Let $A = \{(x,y): x<0, \text{ or } x \geq 0 \text{ and } y\neq 0 \}$

If $f:A \to R$ and $D_1 f = D_2 f = 0$ show that $f$ is constant

I found the following solution here http://www.vision.caltech.edu/~kchalupk/spivak.html but I don't understand it.

The solution reads

Let $(x_1,y_1)$ and $(x_2,y_2)$ be two points in $A$. Because $D_1f=0$, the value of $f$ is constant along the lines $l_1=\{(x,y_1)|x \in R\}$ and $l_2=\{(x,y_2)|x \in R\}$. In particular, we have $f(−1,y_1) = f(x_1,y_1)$, $f(−1,y_2)=f(x_2,y_2)$. Because $D_2 f = 0$ we must also have $f(−1,y_1)=f(−1,y_2)$, hence $f$ is constant on $A$

What I don't understand is why $f(−1,y_1)=f(−1,y_2)$ follows from $D_2 f = 0 $. If $D_2 f = 0$ Independence on the second variable comes from the mean value theorem.

The mean value theorem requires continuity on $[y_1, y_2]$ but the function is not defined for $y = 0$, so if $y_1 < 0$ and $y_2 > 0$ we can't use the mean value theorem because $f$ is not continuous on $[y_1, y_2]$. if $y_1, y_2 < 0$ then we have $f(x,y_1) = f(x,y_2) = C_1$ and if $y_1,y_2 > 0$ we have $f(x,y_1) = f(x,y_2) = C_2$ but we can't assume that $C_1 = C_2$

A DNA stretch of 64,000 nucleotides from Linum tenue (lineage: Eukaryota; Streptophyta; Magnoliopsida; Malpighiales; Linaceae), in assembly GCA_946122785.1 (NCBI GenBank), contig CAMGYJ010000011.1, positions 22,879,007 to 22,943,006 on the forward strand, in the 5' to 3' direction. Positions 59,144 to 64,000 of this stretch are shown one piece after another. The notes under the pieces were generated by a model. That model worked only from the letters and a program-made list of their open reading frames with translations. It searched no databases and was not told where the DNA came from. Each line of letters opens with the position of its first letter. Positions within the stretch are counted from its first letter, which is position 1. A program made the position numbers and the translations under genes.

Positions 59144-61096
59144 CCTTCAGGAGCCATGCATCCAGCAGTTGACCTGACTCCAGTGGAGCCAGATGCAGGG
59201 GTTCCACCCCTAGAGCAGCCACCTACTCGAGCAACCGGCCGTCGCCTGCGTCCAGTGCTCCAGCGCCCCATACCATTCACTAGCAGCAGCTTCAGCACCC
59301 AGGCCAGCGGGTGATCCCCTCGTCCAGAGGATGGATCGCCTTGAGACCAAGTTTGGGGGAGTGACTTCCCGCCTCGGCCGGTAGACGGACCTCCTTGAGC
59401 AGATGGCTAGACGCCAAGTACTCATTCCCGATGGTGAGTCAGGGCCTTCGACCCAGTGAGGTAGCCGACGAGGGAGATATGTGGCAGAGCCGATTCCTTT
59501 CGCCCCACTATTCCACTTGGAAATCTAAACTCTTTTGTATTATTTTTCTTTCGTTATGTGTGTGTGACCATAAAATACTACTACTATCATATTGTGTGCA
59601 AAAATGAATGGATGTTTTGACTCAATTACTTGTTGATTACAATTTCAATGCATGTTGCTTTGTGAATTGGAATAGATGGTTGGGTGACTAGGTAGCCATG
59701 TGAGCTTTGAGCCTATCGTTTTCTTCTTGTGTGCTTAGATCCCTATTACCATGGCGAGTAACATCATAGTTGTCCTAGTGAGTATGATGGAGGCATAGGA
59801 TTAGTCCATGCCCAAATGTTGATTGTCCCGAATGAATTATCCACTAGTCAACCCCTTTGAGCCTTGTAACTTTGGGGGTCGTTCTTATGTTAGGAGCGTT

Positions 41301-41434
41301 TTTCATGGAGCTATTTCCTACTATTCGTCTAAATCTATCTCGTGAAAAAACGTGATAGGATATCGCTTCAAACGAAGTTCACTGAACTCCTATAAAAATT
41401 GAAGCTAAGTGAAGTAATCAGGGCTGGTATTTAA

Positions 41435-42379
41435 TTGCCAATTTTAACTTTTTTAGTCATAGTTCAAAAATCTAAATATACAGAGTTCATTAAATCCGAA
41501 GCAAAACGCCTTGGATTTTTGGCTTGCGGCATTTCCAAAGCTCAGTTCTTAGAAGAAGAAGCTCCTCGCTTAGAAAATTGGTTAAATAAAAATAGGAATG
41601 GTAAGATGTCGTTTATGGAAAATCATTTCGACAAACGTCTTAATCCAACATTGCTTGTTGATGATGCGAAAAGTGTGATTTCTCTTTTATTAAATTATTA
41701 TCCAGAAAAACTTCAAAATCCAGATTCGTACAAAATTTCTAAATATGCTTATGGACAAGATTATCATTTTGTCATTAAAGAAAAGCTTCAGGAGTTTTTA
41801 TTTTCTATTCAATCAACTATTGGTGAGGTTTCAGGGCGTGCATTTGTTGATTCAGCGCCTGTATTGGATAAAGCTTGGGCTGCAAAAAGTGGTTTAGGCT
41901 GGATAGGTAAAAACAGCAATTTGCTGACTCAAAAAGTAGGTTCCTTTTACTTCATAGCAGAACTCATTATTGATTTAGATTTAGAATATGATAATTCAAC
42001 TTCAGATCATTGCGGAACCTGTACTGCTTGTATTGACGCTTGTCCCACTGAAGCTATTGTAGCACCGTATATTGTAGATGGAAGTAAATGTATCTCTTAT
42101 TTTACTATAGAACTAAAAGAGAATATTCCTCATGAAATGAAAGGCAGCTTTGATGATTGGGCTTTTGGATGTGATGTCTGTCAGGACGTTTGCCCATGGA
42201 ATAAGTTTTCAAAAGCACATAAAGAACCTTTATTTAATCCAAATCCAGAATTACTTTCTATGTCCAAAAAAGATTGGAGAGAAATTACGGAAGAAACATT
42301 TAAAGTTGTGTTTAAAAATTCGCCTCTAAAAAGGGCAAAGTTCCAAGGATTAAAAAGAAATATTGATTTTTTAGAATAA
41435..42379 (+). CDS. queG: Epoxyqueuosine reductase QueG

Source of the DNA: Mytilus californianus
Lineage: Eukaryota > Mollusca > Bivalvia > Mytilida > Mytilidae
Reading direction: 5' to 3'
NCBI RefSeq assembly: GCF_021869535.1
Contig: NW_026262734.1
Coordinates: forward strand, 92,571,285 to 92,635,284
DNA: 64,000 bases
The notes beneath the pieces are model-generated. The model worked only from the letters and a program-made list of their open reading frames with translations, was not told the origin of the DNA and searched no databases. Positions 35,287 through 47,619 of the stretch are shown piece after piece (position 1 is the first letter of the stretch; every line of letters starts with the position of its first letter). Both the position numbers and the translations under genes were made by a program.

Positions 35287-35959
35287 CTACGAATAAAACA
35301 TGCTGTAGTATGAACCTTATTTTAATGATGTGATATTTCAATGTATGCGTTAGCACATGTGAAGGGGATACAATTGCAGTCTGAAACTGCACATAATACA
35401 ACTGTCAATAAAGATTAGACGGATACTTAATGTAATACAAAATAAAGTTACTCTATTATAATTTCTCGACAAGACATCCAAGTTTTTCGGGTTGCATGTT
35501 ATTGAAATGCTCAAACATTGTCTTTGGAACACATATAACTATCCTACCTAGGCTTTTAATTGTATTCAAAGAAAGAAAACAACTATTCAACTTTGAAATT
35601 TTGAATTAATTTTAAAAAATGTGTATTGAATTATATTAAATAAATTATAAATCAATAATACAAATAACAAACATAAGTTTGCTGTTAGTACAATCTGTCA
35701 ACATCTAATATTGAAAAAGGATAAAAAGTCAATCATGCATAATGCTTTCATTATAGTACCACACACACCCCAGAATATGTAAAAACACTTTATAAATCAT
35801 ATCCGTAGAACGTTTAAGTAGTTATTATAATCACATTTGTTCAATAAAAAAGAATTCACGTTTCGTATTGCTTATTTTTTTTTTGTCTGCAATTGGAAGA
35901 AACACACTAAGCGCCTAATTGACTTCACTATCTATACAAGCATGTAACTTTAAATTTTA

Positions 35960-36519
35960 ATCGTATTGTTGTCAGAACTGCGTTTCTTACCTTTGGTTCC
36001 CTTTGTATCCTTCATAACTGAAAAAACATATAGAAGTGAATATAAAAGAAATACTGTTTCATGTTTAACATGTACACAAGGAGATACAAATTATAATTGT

I think you're not understanding the definition of the set $A$ correctly. The set is

$$ A = \{(x,y) \in \mathbb R^2: x < 0, \text { or } x \geq 0 \text { and } y \neq 0 \}.$$

You should be reading the conditions defining $A$ as $\big(x< 0 \big) \text { or } \big( x \geq 0 \text { and } y \neq 0 \big).$ So the set $A$ is simply the entire plane $\mathbb R^2$ minus the line $\{(x,0): x \geq 0 \}$.

Therefore the line segment joining $(-1,y_1)$ and $(-1,y_2)$ always lies in $A$ and $f$ is well defined on this line. You can use the mean value theorem to conclude that $f$ is constant on this line segment.


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